DATE: October 31, 2002
PRESENT: George Benedict Sandie Rietz
Audrey ConnerRosberg George Madden
Keith Edgerton Randall Gloege
Alan Davis Mark Hardt
Connie Landis Matt Redinger
Janie Park Dan Zirker
ABSENT: Doug Brown – excused Paul Bauer – excused
John Cech (ex-officio) Joe Michels (ex-officio)
Randy Rhine (ex-officio) George White (ex-officio)
Terrie Iverson (ex-officio) Nichole Alley (ex-officio) Curt Kochner (ex-officio)
PRESIDING: Keith Edgerton, Chair
Keith Edgerton called the meeting to order at 3:34 p.m. on October 31, 2002, Halloween, in the Chancellor’s Conference Room.
The October 17, 2002, meeting minutes were approved.
I. ITEMS FOR INFORMATION
Item 24 Committee Roster 2002-2003. For information.
It was noted that Michael Dennis of the Department of Biological and Physical Sciences has been attending the General Education Committee meetings regularly, even though he is not a member. The Bylaws should be amended to include another member from the College of Arts and Sciences.
Þ Motion by Sandie Rietz, seconded by Randall Gloege to amend the Academic Senate Bylaws to raise the number of Arts and Sciences representatives from three to four.
Þ Motion carried unanimously.
Þ Motion by George Benedict, seconded by Matt Redinger to waive a second reading of the change in Bylaws.
Þ Motion carried.
Þ Motion by Matt Redinger, seconded by Audrey ConnerRosberg to accept Item 24 for information.
Þ Motion carried.
II. NEW BUSINESS
A. The “T” Grade and Enrollment, Karen Everett, Registrar. Ms. Everett explained that the “T” grade was used for graduate students for a work in progress. It is only used for these courses: thesis, internship, capstone, and clinic. The “T” grade is removed once the work has been completed.
It was noted that some senior students, especially in the Environmental Studies Program, would find the “T” grade useful. Ms. Everett noted that an “I” or Incomplete is used for undergraduate students, which means the same thing—work in progress. It was noted that an “I” seems more pejorative, as if the student just gave up and walked away. It was also noted, however, that Financial Aid sees both the “I” and “T” the same way—as something bad on the student’s record.
It was noted that if undergraduate programs have taken on graduate-like qualities, they should be able to use the “T.” It was also noted that Financial Aid’s position cannot be changed, as it is a federal mandate that students must complete with a passing grade at least two-thirds of their attempted credits, or they will lose their aid.
Another solution would be instead of making a course six credits that takes a whole year to complete, start with three credits for one semester, and then add more as needed.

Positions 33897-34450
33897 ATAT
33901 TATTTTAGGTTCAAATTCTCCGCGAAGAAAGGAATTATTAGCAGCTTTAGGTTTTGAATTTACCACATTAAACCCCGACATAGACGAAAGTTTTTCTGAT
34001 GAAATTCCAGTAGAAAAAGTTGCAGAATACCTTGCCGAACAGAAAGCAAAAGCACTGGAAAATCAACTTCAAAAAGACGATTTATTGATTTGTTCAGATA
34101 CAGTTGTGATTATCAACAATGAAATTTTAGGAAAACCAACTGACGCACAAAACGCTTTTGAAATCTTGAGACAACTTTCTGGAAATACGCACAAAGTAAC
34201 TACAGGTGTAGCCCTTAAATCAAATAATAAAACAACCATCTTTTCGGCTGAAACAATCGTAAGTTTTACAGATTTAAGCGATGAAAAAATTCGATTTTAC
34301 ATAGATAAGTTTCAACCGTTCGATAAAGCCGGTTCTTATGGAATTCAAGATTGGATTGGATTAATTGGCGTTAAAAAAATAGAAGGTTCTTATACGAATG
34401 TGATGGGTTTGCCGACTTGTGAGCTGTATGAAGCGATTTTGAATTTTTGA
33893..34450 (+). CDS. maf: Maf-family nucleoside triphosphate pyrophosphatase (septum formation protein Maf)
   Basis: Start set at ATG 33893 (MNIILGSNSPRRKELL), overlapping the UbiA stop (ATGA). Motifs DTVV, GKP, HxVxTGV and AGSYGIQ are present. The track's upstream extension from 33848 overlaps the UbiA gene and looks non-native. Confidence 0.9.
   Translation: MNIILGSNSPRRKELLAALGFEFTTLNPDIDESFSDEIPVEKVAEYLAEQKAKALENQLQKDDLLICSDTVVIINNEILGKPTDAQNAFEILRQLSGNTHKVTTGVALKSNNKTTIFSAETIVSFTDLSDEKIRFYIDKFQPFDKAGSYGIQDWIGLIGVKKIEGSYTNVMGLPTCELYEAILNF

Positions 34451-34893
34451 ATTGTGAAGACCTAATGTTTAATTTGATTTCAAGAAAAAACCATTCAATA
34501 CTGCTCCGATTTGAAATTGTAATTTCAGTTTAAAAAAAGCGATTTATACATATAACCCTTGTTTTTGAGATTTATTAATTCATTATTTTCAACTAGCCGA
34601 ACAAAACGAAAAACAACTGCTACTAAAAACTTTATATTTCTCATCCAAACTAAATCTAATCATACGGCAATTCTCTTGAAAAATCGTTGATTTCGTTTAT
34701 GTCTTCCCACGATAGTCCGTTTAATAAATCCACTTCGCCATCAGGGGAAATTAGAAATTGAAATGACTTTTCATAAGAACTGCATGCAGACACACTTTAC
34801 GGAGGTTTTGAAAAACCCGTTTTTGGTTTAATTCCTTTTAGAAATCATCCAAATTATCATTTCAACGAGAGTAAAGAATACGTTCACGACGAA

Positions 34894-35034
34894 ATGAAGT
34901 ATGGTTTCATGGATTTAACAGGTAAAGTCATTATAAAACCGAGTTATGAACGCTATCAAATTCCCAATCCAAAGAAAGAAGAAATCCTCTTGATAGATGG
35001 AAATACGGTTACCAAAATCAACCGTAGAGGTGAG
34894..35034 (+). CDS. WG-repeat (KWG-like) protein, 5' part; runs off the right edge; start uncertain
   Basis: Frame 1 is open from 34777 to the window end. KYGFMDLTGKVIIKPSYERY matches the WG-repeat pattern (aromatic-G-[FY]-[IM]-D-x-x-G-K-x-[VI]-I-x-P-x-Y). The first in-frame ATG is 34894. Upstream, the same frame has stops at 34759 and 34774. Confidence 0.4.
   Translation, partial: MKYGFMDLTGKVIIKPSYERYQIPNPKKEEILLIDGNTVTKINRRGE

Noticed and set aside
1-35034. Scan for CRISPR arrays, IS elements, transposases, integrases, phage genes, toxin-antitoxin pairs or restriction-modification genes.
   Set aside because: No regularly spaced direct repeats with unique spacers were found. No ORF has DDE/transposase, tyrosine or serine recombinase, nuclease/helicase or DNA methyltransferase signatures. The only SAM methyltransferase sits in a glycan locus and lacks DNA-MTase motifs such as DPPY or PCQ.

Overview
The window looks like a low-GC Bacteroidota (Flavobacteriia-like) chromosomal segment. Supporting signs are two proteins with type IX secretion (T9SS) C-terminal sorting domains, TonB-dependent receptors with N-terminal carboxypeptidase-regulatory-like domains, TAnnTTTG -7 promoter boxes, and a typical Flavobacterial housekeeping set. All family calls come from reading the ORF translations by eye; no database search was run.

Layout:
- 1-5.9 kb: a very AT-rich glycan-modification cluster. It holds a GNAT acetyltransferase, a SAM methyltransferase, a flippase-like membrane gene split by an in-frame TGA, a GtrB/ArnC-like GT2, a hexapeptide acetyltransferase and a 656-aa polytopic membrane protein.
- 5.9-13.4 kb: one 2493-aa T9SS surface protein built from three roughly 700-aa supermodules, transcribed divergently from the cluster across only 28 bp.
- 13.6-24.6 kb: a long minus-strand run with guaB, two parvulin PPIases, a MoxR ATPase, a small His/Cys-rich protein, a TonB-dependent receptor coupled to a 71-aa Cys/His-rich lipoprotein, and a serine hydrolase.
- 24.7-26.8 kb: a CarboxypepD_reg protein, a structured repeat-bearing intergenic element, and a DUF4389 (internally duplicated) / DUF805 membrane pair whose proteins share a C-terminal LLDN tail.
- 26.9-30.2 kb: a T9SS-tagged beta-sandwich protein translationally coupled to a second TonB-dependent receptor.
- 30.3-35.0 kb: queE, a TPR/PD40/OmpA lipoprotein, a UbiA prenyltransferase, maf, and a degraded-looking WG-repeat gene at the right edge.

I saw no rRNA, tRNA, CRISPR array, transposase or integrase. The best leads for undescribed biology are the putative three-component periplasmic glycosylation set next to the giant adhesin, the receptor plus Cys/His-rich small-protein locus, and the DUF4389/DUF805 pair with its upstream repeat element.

Keith Edgerton, Chair, stated that he would like to develop a policy with the Senate on the “T” grade.
It was noted that George White, Director of Graduate Studies, should be consulted for any problems he may have had with the “T” grade. It was also noted that the “T” grade was used for undergraduate courses in the past, but there was a big push to move it entirely to graduate courses.
The enrollment for the College of Technology is up 18%, while the main campus is down 1.5% The University is up in freshman and down in all other grades including graduate students.
Janie Park, Provost, stated that we did not make our target for the main campus, and we need to make up for that 1.5% drop with intersession enrollments. Also, an increase in Spring 2003 enrollments will help. At the present time, we are working toward offering whole degrees either entirely in the evening, or in a combination of evening and online courses.
Dr. Park stated that the PIN numbers that were required by students to register is the newest attempt to employ mandatory advising. It was noted that the PIN numbers were distributed way too late for the faculty and advisors to meet with their advisees before registration begins, which is this Monday, November 4. It was noted, however, that so far students like the mandatory advising, which is a surprise.
It was noted that the PIN numbers have come too late to do anything for two semesters in a row. Dr. Park stated that she will fix that problem and get the PINs out when they are needed.
It was also noted that an earmark of some sort on students marking them an undecided, or even marking them as first generation college students would help in the advising process. It was also cited that some faculty training on the PIN system and other advising issues would be useful. It was also suggested that the PIN system should be used campus-wide.
Dr. Park stated that perhaps more leadership is needed for Intersession. She stated that the number of courses offered this Intersession is down from last year, and we will need more to make up for the enrollment drop. Perhaps volunteering for whatever classes are offered is not the best approach. We need to find courses that fit into the Intersession timeframe, with special attention paid to quality. Also, adding more courses on top of everything else the faculty do may be a bad idea. Perhaps some adjunct faculty could teach Intersession courses. It was noted that if the pay for Intersession is spread out over two paychecks, you actually take home more money as a result of taxes.
B. Revision of Academic Senate Forms. This item will be deferred to the next meeting.
C. Gamble visits to MSU-Billings. Keith Edgerton stated that he will contact Geoff Gamble about another visit to MSU-Billings in November.
D. Dr. Janie Park – Administrative Review. Dr. Park reported the results of her administrative review (which took place two years ago as the pilot of the new review process).
The meeting adjourned at 5:23 p.m.
The next Senate meeting will be November 14, 2002.